UConn professor seeks to turn grease into fuel

11/24/2012 9:15 PM
By Associated Press

STORRS, Conn. (AP) — A year ago, Richard Parnas had never heard of brown grease: sticky, stinky, remnants of sludge sucked from grease traps at restaurants, bars and commercial kitchens. The glop for years has been considered useless, a common clog-inducer at sewage treatment plants, often burned as costly waste.

Parnas immediately saw the potential, one that he hopes could change the fuel industry and improve the environment. If he is correct, the University of Connecticut professor's vision also could make him and his partners wealthy.

Parnas can turn brown grease into biodiesel fuel.

The vehicle for this chemical engineer's dreams of environmental revolution is RPM Sustainable Technologies, a company Parnas founded with two partners, Fred Robson and Richard Madrak, to break into the national biodiesel market. At the moment, the company's base is a lab at the edge of the UConn campus, where a metal machine of large tanks and gurgling tubes transforms grease into fuel.

This spring, a machine just like it will be hooked up to the Torrington wastewater treatment plant, a designated "FOG" facility, or one that accepts the region's fats, oils and grease. The city agreed to serve as temporary sales model for Parnas, whose plan is to sell his equipment, and its maintenance, to municipalities, universities or anyone interested in making biodiesel. UConn is currently using the biodiesel Parnas creates to run its campus shuttle buses.

The machinery and the chemistry it encourages inside can make any common source into biodiesel. Parnas, however, is pushing brown grease, because he strongly believes that potential food sources such as soybean and corn should be used to feed the world, and not run cars and buses. Also, the putrid grease, laden with heavy metals, exists as an environmental hazard, he said.

Turning it into biodiesel changes a problem into an asset, something that can run your Volkswagen instead of being burned or buried in a landfill. Torrington spends $9,000 a year burning its brown grease in Waterbury. "You just blow all those heavy metals out into the air," Parnas said. "We will have a much bigger impact on the environmental problem than on the fuels market. We will convert the environmental problem into a high quality fuel that will be worth money."

Customers will buy the machinery and then own the biodiesel they produce. Parnas said he could not provide what the machinery could cost; the company is too new, he said, and it might depend on size and orders. There are projects in the works, he said.

On a recent afternoon at the lab, two doctoral students in lab coats hurried about the machine, responding to beeping alarms and emptying buckets of glycerol, a byproduct of the process. The prototype pumped out one gallon of biodiesel every four minutes, in one session making enough to propel a diesel Volkswagen Jetta about 40 miles.

The doctoral students, Iman Noshadi of Iran and Baishali Kanjilal of India, are researching further uses of the glycerol byproduct. Noshadi said it is worth maybe 50 cents a gallon as a raw chemical but with further research and chemistry it can be turned into high value chemicals used in labs that sell for between $3,000 and $5,000 a gallon. He said with their research they want to create a process where there is no waste.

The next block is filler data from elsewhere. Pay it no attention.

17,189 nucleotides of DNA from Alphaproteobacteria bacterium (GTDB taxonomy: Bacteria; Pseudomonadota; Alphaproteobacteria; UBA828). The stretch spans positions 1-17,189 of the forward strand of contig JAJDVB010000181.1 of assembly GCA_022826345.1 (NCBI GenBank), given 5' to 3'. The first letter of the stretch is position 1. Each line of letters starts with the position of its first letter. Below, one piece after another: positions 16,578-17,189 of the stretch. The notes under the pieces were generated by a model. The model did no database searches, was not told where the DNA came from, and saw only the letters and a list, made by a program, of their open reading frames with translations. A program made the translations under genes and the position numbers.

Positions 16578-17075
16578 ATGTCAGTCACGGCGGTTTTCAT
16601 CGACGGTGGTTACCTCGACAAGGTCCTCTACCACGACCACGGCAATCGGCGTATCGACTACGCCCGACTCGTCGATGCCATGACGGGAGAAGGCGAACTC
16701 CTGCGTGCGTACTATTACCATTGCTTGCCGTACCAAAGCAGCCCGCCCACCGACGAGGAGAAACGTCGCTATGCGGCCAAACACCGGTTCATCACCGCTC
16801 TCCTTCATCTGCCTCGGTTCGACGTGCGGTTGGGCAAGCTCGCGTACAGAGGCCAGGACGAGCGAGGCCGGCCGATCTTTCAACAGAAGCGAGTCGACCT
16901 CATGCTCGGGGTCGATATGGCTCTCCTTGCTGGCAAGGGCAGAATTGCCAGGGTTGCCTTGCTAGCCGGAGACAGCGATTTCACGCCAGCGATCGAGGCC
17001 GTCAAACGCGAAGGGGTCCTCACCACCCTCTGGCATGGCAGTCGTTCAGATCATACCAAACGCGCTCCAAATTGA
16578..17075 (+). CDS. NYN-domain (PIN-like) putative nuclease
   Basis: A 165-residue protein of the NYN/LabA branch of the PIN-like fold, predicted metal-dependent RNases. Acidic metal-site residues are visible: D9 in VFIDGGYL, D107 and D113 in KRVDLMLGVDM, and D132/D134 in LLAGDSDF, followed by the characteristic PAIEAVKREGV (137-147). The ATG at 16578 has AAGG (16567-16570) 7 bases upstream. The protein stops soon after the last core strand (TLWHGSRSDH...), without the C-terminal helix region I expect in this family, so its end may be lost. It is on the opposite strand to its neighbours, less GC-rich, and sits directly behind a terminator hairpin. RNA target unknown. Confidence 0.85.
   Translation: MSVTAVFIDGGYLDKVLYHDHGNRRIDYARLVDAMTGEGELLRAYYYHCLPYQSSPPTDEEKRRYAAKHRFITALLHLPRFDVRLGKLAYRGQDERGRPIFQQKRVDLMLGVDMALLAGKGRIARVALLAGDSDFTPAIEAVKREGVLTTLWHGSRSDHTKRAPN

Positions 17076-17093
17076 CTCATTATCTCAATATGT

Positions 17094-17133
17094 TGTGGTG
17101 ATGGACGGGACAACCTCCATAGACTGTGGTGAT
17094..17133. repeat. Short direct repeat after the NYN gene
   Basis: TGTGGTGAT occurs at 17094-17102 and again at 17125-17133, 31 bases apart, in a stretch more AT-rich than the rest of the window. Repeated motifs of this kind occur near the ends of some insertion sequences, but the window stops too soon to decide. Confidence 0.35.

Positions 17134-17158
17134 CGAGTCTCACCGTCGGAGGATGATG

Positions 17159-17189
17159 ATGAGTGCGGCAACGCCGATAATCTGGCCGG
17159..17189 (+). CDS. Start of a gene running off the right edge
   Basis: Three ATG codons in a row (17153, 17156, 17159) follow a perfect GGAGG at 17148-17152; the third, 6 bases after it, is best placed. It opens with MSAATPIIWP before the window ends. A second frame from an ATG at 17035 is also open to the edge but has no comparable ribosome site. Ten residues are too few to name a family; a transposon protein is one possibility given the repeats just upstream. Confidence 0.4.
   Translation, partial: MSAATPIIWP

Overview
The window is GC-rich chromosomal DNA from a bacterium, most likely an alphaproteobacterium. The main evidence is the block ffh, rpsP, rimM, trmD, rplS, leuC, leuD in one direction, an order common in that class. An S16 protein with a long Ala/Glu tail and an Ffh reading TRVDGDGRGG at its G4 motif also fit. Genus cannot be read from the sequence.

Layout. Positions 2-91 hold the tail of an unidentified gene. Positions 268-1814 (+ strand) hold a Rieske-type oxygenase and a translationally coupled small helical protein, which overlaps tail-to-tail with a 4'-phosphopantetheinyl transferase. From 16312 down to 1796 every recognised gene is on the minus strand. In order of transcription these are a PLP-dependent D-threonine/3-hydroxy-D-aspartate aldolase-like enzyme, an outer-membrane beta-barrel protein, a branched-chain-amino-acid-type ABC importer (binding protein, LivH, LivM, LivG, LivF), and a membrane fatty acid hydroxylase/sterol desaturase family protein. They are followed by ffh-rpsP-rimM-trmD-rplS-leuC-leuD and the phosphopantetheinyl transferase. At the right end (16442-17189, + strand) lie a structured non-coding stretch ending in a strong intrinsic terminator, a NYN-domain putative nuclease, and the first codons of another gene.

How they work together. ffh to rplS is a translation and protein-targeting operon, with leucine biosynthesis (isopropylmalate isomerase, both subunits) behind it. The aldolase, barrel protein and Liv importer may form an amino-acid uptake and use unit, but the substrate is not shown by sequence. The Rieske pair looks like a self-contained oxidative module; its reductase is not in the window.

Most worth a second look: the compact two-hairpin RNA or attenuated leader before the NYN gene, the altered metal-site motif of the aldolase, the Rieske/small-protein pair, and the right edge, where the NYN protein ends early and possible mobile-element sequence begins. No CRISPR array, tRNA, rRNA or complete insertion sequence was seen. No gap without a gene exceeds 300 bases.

"The chemistry itself is 100 years old," Parnas said. "The engineering of the process is very new."

The recent demonstration at UConn used waste vegetable oil from the school's dining facility. The raw used French fry oil was pumped in one end of a labyrinth of holding tanks, pumps, and pipes and finally through a reactor where biodiesel is separated from the glycerol using gravity and a technology Parnas says is proprietary and therefore a secret.

Biodiesel flows out the top, because it is lighter, and glycerol is expelled from the bottom of the 6-foot-long cylindrical aluminum reactor mounted at a 45 degree angle.

Parnas said he couldn't provide specific details of what happens in the various tanks and the tubular reactor because of trade secrets. He said methanol with an acid catalyst is added at the beginning of the process, then removed, and methanol with a base is added near the end to finish the biodiesel.

About half of what goes in is turned into biodiesel. Once the machinery is set up the process is mostly automated and would take minimal work to keep going, he said. "It would be very easy to go into a wastewater treatment plant and make 100,000 gallons of biodiesel a year from their brown grease," Parnas said. "It is a very significant commercial opportunity."

Parnas said biodiesel from brown grease should help with the problem of too little feed stock in the growing renewable fuel market.

The shortage has led producers to go directly to the source of vegetable oil — food — for the supply. Corn, sugarcane, soy beans and even macadamia nuts have been used to make the fuel, Parnas said.

Parnas said that is the wrong approach.

"We absolutely do not want to take any food and make fuel," he said. "That is utterly wrong."

Citing the ethanol industry that uses corn to create ethanol, which is now added to gasoline, Parnas noted that has driven up the cost of corn and reduced the supply of food.

Unlike ethanol, which is mostly made from corn and has only a slight energy return, biodiesel is much more efficient, Parnas said. In its very least efficient method of production, using soy beans, a gallon of biodiesel contains 3.5 times as much energy as required to make it, Parnas said. If it is made from waste oils the energy return jumps to a factor of 15 or 20 times of what it takes for production.

"Biodiesel is a really awesome fuel," he said.


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